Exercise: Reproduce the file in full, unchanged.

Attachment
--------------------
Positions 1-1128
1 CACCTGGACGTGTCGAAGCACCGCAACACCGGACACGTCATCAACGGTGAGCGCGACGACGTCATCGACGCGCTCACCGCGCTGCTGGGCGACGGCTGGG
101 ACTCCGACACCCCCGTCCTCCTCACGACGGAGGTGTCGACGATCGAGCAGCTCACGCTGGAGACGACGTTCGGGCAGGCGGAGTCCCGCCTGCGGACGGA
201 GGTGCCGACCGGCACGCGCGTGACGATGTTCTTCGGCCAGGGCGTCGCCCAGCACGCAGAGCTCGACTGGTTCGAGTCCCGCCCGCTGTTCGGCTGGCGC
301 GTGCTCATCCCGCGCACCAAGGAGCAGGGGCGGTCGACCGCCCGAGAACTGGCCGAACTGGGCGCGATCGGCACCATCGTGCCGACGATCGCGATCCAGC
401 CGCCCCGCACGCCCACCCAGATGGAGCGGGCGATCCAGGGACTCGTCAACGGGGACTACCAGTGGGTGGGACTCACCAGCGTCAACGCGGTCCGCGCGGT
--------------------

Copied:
Positions 1-1128
1 CACCTGGACGTGTCGAAGCACCGCAACACCGGACACGTCATCAACGGTGAGCGCGACGACGTCATCGACGCGCTCACCGCGCTGCTGGGCGACGGCTGGG
101 ACTCCGACACCCCCGTCCTCCTCACGACGGAGGTGTCGACGATCGAGCAGCTCACGCTGGAGACGACGTTCGGGCAGGCGGAGTCCCGCCTGCGGACGGA
201 GGTGCCGACCGGCACGCGCGTGACGATGTTCTTCGGCCAGGGCGTCGCCCAGCACGCAGAGCTCGACTGGTTCGAGTCCCGCCCGCTGTTCGGCTGGCGC
301 GTGCTCATCCCGCGCACCAAGGAGCAGGGGCGGTCGACCGCCCGAGAACTGGCCGAACTGGGCGCGATCGGCACCATCGTGCCGACGATCGCGATCCAGC
401 CGCCCCGCACGCCCACCCAGATGGAGCGGGCGATCCAGGGACTCGTCAACGGGGACTACCAGTGGGTGGGACTCACCAGCGTCAACGCGGTCCGCGCGGT